How Civil Society is Working to Thaw “Frozen Conflicts” in Eurasia

Transnistria, Abkhazia, South Ossetia, and Nagorno-Karabakh are so-called “frozen conflicts” of the Eastern Partnership, a grouping which includes Armenia, Azerbaijan, Belarus, Georgia, Moldova, and Ukraine. These conflicts represent a serious challenge to the security, stability, and prosperity of the Eastern Partnership countries. The last 20 years have proven that their resolution cannot be achieved by using military force. On the contrary, their future settlement needs a complex approach that would involve not only political negotiation, but also civil society dialogues, confidence and partnership building and reconciliation. That approach has become the official policy of Moldovan authorities with regard to the Transnistrian conflict. Yet, it has gained modest ground in Abkhazia, South Ossetia, and Nagorno-Karabakh, where the main political actors are in a deadlock.

In 2009 the idea for an Eastern Partnership Civil Society Forum—a forum which promotes contacts among civil society organizations of the Eastern Partnership and facilitates dialogue with public authorities—was launched. At its first meeting that same year more than 200 civil society organizations from the Partner countries and European Union Member States attended. We believe the Civil Society Forum can break the ice of “frozen conflicts” by taking the lead in promoting non-political dialogues and other routes to settlement.

Can the Civil Society Forum rise to this challenge? Does it have the will and courage to face this challenge? Does it have the necessary expertise to make a substantial contribution on this issue?  Or, is it just a platform of endless talk, with less action and dwindling solidarity? We believe the Eastern Partnership Civil Society Forum can face this challenge. It has human and institutional capacities, rich collective experience, enough expertise and contact with an extensive network of civil society organizations. Yet, the Forum needs solidarity, will, and a proactive approach to exploit its best assets.

Moldova provides positive examples in this respect that deserve to be shared with and explored by partners in Georgia, Armenia, and Azerbaijan. From 2006 to 2011, the Moldovan Foreign Policy Association implemented the “Transnistrian Dialogues” project. The main objective of this project was to establish bridges of communication between Moldova and its Transnistrian separatist region. This included civil society as well as journalists, professors, students, young politicians, bankers, businessmen, and local authorities. This meant we were able to maintain a constant dialogue between Chisinau, the capital of Moldova, and Tiraspol, the administrative center of the Transnistrian Separatist region, at a time when official political negotiations were suspended. This was crucial in keeping communications open between all relevant parties.

“Transnistrian Dialogues” helped people from both sides of the Dniester River—the river that separates Transnistria from Moldova—to build confidence through learning how to listen and communicate normally, by keeping emotions aside, overcoming stereotypes, and suppressing animosities. Moreover, the project generated concrete ideas for joint practical cooperation between Chisinau and Tiraspol. These have been endorsed by the Moldovan constitutional authorities and Transnistrian separatist administration with the assistance of the European Union.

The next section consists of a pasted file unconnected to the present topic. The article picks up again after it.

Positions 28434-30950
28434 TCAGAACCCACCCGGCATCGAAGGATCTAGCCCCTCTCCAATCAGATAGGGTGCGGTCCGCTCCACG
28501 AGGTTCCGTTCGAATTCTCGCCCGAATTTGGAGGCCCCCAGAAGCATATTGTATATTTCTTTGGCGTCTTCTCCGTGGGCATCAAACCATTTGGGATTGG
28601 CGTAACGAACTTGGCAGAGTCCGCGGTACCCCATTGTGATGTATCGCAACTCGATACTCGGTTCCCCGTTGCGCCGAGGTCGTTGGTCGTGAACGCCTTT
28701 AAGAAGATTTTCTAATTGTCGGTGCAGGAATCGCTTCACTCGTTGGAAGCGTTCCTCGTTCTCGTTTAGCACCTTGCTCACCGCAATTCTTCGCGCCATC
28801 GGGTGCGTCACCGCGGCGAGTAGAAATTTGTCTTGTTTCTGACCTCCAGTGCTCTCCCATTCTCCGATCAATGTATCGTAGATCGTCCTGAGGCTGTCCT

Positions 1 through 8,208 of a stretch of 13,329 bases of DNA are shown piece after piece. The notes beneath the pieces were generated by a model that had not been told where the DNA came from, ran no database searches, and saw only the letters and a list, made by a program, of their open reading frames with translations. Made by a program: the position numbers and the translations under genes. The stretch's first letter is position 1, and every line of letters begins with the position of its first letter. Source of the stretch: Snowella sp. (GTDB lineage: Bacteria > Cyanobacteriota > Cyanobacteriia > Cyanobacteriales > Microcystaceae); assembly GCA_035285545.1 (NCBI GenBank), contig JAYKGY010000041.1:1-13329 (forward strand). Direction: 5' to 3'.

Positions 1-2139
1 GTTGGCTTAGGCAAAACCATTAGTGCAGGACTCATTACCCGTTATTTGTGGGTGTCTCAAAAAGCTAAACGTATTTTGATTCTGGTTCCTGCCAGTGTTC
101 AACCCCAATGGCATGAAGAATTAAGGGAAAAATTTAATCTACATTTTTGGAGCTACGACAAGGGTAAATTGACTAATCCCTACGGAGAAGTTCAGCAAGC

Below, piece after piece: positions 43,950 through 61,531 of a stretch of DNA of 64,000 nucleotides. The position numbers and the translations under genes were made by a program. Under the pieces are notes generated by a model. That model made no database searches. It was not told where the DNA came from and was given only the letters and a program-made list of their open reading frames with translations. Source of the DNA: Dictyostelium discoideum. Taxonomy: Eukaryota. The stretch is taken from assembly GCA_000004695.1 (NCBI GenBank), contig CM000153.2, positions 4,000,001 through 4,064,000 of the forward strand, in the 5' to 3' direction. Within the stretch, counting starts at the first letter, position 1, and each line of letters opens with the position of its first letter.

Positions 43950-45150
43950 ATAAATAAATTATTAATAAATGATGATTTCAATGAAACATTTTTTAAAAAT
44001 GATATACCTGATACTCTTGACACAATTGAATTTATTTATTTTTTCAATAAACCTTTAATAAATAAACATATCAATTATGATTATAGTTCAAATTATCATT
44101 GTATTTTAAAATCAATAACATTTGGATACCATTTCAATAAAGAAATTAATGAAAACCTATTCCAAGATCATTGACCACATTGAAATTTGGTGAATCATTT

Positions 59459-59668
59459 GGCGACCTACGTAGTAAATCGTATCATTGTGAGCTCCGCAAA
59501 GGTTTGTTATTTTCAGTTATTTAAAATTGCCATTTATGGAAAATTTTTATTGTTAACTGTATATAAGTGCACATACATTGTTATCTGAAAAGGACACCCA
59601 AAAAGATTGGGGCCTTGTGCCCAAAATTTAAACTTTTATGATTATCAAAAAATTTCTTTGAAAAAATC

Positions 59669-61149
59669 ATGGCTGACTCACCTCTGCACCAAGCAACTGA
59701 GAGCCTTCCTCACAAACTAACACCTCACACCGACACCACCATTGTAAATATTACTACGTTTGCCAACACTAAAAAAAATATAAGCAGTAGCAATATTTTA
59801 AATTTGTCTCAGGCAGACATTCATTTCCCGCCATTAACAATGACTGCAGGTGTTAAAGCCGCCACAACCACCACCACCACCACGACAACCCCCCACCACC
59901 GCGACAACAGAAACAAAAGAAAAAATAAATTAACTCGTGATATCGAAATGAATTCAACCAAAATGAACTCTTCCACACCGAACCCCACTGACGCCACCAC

In October 2012, Foreign Policy Association organized an international conference in Chisinau, which aimed to explore and share the good practices developed by civil society in Moldova, Georgia, Ukraine, Armenia, and Azerbaijan in promoting dialogue and confidence building in the areas of “frozen conflicts” of the Eastern Partnership. Following the conference, participants proposed a set of recommendations designed to bolster dialogue and partnerships with civil society organizations from “frozen conflicts” areas. These include:

  • Setting up a communications platform to share experiences and facilitate dialogue among the non-governmental organizations involved in facilitating cooperation with the Civil Society partners from Transnistria, Abkhazia, South Ossetia, and Nagorno-Karabakh.
  • Launching projects designed to promote joint research and thematic study visits involving partners from Transnistria, Abkhazia, South Ossetia, and Nagorno-Karabakh.
  • Organizing thematic Summer Schools with Civil Society experts, journalists, professors,  and students from concerned regions and round-tables, seminars, conferences, and presentations on non-political topics like: regional development, renewable energy, and education.
  • Launching joint humanitarian projects.
  • Publishing tourist guides, research papers on issues of common interests, joint articles in international newsletters on regional issues.
  • Launching Economic Forums with the participation of business communities from the areas of “frozen conflicts.”

These proposals could make a lasting difference in those places still enduring “frozen conflicts.” For that to happen we need the involvement, commitment, openness and solidarity of the civil society organizations. The first step towards attaining this would be to start a comprehensive debate on the role of civil society in facilitating the resolution of the “frozen conflicts.” In our view, the Eastern Partnership Civil Society Forum is the most relevant regional platform to initiate this discussion, one that could generate new ideas, projects, and partnerships meant to thaw the “frozen conflicts.” 

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